By the way, do you see the guy pictured just below Pedro on the R-Phils website? That’s Mike Zagurski. He’s had a cup of coffee in Philadelphia and boasts a spotless MLB record of 1-0. A couple weeks back, my softball team faced off against the R-Phils on the night of the MLB All-Star game. It was also MiLB All-Star break so Zagurski and a couple other professional R-Phils players came out to Cacoosing Meadows to cheer on their softball team….and to heckle mine. Well, mostly, I think they were there to heckle us. And they heckled us, and heckled us…and then they heckled us some more. Ultimately, we lost the game by one run. But the silver lining is that I can now say I’ve been heckled by someone who has pitched in the major leagues. Not too shabby.
After our softball game, I ordered a ticket to the game online. Entry was free for Tim (0-4 is free at the R-Phils). It was a good thing I ordered it online because, for the first time in team history (or so I’m told) the R-Phils completely sold out. As the sign says, they even sold out of standing room only tickets.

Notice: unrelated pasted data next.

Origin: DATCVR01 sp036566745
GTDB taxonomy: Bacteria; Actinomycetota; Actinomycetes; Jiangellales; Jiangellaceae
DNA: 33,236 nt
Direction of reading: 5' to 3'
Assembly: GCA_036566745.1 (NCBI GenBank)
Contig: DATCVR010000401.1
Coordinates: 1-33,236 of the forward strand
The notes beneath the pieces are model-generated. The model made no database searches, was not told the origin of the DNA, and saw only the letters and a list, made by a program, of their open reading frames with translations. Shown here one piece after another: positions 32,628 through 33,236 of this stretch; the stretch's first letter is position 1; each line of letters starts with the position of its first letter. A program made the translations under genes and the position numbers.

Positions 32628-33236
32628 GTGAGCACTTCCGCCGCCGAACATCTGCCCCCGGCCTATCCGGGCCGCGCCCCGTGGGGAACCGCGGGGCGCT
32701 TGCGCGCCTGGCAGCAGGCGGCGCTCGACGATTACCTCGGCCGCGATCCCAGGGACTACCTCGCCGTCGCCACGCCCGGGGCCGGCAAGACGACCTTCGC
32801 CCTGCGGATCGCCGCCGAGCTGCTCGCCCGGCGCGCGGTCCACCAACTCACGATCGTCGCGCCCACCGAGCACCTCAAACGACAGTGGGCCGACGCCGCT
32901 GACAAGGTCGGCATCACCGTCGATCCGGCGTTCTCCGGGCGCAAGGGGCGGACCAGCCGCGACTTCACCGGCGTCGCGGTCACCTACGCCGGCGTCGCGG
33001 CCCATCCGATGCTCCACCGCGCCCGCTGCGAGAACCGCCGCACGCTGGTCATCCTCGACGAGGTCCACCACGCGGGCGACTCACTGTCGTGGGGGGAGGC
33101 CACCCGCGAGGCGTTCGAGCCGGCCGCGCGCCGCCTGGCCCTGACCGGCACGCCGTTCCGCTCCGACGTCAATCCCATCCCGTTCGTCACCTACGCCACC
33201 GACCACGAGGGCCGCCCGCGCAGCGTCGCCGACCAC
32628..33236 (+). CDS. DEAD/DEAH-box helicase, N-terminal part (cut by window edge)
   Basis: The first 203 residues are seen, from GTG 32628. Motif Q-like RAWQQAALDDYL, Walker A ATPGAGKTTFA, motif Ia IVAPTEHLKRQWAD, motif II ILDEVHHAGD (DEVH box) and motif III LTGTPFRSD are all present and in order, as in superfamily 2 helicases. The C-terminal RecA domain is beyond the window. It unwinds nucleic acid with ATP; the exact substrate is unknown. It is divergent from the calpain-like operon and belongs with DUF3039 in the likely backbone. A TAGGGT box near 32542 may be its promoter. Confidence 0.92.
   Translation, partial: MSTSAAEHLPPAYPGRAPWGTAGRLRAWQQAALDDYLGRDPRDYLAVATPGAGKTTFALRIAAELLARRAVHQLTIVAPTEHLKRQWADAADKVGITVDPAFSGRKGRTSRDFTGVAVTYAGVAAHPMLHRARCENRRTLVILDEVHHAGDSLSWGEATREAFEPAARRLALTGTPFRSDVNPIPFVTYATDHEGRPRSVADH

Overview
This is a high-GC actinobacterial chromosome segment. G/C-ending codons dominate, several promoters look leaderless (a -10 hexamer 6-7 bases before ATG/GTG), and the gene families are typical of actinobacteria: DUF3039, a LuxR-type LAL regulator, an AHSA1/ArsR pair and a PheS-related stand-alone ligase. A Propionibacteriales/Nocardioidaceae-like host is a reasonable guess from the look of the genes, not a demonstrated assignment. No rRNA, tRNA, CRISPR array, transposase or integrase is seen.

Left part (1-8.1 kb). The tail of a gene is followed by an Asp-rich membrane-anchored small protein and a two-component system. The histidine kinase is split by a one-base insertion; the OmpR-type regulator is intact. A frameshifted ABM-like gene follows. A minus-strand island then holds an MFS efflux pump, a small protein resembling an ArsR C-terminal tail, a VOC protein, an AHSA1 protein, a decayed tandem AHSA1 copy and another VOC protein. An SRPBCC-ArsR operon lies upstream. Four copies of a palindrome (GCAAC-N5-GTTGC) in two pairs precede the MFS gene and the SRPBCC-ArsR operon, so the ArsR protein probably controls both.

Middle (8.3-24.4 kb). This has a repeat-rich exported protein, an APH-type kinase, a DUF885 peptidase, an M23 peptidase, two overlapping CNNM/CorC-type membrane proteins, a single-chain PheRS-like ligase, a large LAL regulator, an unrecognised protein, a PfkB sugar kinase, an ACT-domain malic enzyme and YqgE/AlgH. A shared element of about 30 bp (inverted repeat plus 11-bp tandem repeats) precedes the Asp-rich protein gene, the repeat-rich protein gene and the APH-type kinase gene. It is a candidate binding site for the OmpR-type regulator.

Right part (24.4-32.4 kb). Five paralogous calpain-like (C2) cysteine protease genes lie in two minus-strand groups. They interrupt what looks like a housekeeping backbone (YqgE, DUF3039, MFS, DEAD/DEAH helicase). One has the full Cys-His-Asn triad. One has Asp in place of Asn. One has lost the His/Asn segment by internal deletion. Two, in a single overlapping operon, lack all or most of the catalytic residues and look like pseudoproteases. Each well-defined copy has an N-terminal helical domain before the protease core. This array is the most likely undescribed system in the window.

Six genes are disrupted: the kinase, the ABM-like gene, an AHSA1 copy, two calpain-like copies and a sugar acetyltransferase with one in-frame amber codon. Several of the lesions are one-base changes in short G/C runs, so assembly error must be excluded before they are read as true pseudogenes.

We actually got lucky, on the way home from work to get ready to head to the game, my buddy called and said he had four extra tickets. Someone had given them to him, but he already had tickets. He ended up giving them to us so we’d have reserved seats and wouldn’t have to battle the crowd for General Admission seats or standing room. It was defintely a good thing, because check out how crowded it was at the game…
As we arrived, they were announcing the starting line-ups.
“And pitching for your Reading Phillies, warming up in the bullpen, Pedro Martinez.”
We headed straight to the bullpen, and got there in time to watch about two pitches before Pedro was officially “warm.” So we walked back toward the grand stand with Pedro, his catcher and pitching coach Steve Schrenk walking right down the foul line along with us.